RFA Wave Ruler
RFA Wave Ruler (A390)
RFA Wave Ruler was built at BAE's Govan yard and launched in February 2001 and was commissioned in April 2003.
RFA Wave Ruler is one of the RFA’s first double hulled tankers, fitted with diesel electric drive and capable of 18 knots. With extensive aviation facilities and a large one-spot flight deck she is capable of supporting the Merlin helicopter for long periods of time. The crew is made up of 80 Royal Fleet Auxiliary personnel and around 20 Royal Navy personnel.
On Thursday the 14th of September 2006, RFA Wave Ruler swooped on a Caribbean drug smuggling boat - in one of the biggest interdiction operations of all time.
The tanker, supported by a Royal Navy Lynx helicopter, stopped up to five tonnes of cocaine - with an estimated street value of £500 million - thought to be heading for the streets of Europe and the UK.
The Caribbean drug runners scuppered their small fishing boat and set fire to their illicit cargo North East of the Barbados coast after a night-time chase.
Ten suspected smugglers were arrested by US Coast guard officers embarked on RFA Wave Ruler.
Wave Ruler's Commanding Officer, Captain William Tait, said:
"We're all delighted. This has been a highly successful operation against those who profit from the illegal drugs trade. The removal of this cocaine from the system will be a serious blow to the traffickers and prevent drugs from reaching the streets where they cause misery and crime.
"The role played by the US Coast Guard cannot be underestimated. They are the ones who face an unknown and possibly armed threat each time they go to board a vessel.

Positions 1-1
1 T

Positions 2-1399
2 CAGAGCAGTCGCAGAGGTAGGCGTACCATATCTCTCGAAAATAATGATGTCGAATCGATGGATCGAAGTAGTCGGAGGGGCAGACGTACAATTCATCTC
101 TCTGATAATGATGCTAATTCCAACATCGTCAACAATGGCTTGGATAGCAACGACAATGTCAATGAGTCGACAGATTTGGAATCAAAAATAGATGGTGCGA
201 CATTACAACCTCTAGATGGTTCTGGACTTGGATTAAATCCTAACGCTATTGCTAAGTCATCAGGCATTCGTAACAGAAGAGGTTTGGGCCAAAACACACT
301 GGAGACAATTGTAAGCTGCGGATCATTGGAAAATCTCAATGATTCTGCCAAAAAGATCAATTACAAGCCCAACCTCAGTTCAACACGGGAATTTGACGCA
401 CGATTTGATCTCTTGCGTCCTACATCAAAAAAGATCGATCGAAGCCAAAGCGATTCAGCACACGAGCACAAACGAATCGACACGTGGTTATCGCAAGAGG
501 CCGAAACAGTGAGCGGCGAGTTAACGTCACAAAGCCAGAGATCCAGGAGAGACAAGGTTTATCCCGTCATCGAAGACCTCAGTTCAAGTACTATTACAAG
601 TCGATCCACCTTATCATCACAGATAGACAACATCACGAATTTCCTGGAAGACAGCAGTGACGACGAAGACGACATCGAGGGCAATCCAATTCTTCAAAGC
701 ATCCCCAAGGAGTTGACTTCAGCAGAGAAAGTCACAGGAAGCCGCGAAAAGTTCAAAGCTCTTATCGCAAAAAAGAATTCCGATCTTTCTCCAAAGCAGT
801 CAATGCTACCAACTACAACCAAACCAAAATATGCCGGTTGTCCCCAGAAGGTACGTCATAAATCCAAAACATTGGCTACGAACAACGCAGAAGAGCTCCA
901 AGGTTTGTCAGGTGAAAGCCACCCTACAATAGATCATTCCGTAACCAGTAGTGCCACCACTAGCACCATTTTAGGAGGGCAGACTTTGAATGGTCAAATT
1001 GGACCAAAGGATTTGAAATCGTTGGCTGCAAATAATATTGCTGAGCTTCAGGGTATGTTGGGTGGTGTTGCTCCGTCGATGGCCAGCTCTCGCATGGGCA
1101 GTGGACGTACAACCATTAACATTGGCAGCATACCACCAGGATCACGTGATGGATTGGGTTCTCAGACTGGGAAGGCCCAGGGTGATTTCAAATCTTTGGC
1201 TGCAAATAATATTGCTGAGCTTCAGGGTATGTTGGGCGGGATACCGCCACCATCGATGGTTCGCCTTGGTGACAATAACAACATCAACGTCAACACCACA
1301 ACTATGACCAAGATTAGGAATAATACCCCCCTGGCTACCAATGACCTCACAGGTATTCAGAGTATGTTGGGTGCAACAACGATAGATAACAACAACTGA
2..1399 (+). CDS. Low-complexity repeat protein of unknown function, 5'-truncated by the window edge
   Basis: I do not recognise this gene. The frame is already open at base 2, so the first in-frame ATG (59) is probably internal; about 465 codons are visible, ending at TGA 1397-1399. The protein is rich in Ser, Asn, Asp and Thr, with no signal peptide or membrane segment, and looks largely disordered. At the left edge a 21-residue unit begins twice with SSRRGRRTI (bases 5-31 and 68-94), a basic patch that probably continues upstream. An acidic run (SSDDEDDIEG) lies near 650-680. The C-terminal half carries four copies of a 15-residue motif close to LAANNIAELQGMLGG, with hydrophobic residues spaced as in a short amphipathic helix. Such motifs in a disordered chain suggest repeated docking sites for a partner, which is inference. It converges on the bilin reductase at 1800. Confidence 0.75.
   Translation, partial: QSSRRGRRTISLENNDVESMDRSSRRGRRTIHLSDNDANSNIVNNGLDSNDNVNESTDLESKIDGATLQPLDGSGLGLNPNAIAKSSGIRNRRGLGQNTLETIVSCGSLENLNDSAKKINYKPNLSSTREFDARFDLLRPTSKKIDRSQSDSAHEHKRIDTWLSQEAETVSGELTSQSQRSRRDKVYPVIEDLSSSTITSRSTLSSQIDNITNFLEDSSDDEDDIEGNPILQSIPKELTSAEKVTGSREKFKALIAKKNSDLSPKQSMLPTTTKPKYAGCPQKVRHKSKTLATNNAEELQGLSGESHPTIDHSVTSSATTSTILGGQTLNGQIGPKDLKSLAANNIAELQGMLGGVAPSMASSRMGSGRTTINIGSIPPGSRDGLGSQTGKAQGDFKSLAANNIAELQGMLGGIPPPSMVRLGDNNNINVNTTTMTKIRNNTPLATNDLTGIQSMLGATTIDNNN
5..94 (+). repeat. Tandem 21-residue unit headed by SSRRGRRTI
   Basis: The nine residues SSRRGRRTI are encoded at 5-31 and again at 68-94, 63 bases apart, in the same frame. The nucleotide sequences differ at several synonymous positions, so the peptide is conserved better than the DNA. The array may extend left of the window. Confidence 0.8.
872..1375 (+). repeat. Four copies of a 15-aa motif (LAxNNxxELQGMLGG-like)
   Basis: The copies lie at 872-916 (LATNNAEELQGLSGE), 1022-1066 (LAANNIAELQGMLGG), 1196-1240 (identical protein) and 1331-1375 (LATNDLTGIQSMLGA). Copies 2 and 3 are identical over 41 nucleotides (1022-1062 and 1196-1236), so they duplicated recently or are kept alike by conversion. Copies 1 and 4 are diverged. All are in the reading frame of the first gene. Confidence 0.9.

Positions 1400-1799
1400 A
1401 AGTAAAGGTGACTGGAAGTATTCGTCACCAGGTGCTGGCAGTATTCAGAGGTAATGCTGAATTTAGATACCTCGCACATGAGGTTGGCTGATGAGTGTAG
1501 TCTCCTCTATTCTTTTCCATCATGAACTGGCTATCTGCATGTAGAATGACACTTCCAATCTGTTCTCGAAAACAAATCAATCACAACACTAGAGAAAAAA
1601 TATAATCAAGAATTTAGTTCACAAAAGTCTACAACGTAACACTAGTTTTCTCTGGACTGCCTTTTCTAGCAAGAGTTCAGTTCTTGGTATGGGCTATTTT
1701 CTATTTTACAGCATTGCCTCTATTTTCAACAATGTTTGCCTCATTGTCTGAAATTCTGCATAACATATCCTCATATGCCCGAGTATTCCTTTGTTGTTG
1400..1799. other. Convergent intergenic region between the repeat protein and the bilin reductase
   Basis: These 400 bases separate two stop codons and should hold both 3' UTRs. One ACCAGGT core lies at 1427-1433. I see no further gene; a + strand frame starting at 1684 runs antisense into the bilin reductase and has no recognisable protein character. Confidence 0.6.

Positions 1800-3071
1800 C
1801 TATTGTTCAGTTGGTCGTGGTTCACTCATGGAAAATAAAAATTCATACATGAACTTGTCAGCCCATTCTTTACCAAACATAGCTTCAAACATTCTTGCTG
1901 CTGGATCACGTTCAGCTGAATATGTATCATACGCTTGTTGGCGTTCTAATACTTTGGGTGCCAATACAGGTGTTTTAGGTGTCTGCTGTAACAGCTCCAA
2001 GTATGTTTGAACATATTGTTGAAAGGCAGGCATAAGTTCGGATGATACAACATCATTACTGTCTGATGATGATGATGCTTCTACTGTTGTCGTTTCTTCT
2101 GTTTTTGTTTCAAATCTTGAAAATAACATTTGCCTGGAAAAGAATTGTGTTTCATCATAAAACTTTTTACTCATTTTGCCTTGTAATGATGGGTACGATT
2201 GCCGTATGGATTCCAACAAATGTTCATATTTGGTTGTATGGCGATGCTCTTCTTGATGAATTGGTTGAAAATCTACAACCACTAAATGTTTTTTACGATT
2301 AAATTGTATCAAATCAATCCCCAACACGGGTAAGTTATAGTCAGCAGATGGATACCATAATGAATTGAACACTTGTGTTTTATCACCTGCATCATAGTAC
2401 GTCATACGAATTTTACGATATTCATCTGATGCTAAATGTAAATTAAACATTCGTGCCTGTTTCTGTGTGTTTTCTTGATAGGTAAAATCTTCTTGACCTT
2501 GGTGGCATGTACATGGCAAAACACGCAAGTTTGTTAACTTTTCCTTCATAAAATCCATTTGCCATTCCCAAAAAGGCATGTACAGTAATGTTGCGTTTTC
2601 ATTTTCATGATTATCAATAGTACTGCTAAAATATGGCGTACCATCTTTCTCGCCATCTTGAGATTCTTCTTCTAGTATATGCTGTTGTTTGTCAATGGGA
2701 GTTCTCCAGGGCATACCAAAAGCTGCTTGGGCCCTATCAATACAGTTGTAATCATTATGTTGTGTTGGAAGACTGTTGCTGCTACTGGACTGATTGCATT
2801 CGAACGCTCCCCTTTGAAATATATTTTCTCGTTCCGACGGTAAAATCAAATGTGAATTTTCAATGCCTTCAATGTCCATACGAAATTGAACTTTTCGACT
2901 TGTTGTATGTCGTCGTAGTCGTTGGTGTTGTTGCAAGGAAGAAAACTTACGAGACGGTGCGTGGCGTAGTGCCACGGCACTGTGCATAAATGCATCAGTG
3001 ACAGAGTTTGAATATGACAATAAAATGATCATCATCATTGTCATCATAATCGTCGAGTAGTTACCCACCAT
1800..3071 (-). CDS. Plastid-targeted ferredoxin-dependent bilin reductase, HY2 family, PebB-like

"My ship's company is very proud that they have prevented drugs worth millions and millions of pounds from reaching the streets. Their performance was exceptional and indicative of the commitment, training and dedication of Royal Fleet Auxiliary personnel operating in support of the UK Armed Forces and our allies. The RFA is proud to play its part in the continuing war on drugs."
The drama unfolded in the early hours of Sunday morning, September 10th.
At around 01.30 local time, the ship's eagle-eyed bridge team spotted a small, unlit vessel matching the position and behaviour of a suspected drug runner. The ship immediately went into a covert mode, shutting down all her lights to avoid detection.
When RFA Wave Ruler had closed the vessel sufficiently, she broke her covert stance and illuminated the fishing vessel with her signalling projector.
Almost immediately, the fishing vessel's crew set fire to their boat and within minutes the whole vessel was ablaze.
RFA Wave Ruler's crew then went into search and rescue mode, snatching all 10 of the fishing boat's crew, who had climbed into two smaller boats.
Much of the cargo was destroyed but cocaine with a street value of £65 million was recovered from the sea when it floated to the surface.
Defence Minister Lord Drayson said:
"Thanks to the crew of RFA Wave Ruler, this huge consignment of cocaine has been kept off the streets, potentially in the UK. Unstopped, these illegal drug runners might have contributed to the destruction of the lives of more young people and their families.
"The Royal Navy and Royal Fleet Auxiliary are working hard with international authorities in the Caribbean to stop illegal drug trafficking. This is yet another successful bust. My thanks go to RFA Wave Ruler."
RFA Wave Ruler ship details.
Length: 196.5 metres
Breadth: 28.25 metres
Draught: 9.97 metres
Displacement: 31,500 tonnes
Speed: 18 knots
Propulsion: Diesel electric drive 14MW electric propulsion motor, producing 27,200 bhp to a single shaft.